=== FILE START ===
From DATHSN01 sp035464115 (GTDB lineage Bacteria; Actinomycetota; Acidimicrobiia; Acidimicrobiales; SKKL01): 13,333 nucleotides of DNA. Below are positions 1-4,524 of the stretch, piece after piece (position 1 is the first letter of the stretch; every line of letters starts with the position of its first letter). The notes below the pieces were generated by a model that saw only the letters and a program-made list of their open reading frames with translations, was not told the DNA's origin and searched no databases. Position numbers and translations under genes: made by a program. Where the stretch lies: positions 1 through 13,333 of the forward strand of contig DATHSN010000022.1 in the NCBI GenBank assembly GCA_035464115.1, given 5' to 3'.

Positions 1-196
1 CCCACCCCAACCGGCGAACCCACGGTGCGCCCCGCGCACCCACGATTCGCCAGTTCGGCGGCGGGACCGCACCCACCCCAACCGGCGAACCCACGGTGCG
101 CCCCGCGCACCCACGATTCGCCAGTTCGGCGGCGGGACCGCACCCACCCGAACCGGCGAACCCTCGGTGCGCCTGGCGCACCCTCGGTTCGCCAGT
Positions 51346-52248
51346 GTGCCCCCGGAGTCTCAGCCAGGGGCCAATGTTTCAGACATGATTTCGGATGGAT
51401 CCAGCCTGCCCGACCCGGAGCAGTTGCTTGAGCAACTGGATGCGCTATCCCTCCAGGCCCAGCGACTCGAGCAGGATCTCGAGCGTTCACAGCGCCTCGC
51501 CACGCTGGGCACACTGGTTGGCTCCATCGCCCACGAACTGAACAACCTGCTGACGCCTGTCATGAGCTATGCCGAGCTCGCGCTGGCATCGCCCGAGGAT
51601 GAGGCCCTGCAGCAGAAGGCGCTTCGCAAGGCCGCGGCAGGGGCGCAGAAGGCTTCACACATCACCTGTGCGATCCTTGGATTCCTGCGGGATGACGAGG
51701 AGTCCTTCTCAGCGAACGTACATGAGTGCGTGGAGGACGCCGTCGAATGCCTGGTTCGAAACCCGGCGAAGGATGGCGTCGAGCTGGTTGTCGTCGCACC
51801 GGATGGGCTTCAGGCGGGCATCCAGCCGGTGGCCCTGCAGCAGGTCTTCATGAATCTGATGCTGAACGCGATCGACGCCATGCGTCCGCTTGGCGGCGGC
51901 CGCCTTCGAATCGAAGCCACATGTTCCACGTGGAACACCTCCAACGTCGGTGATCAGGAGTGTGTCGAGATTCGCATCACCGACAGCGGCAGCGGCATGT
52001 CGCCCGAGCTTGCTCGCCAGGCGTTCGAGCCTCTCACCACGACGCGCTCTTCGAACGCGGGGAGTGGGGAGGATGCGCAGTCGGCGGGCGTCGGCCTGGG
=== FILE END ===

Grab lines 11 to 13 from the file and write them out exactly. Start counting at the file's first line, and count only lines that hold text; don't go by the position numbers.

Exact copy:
51801 GGATGGGCTTCAGGCGGGCATCCAGCCGGTGGCCCTGCAGCAGGTCTTCATGAATCTGATGCTGAACGCGATCGACGCCATGCGTCCGCTTGGCGGCGGC
51901 CGCCTTCGAATCGAAGCCACATGTTCCACGTGGAACACCTCCAACGTCGGTGATCAGGAGTGTGTCGAGATTCGCATCACCGACAGCGGCAGCGGCATGT
52001 CGCCCGAGCTTGCTCGCCAGGCGTTCGAGCCTCTCACCACGACGCGCTCTTCGAACGCGGGGAGTGGGGAGGATGCGCAGTCGGCGGGCGTCGGCCTGGG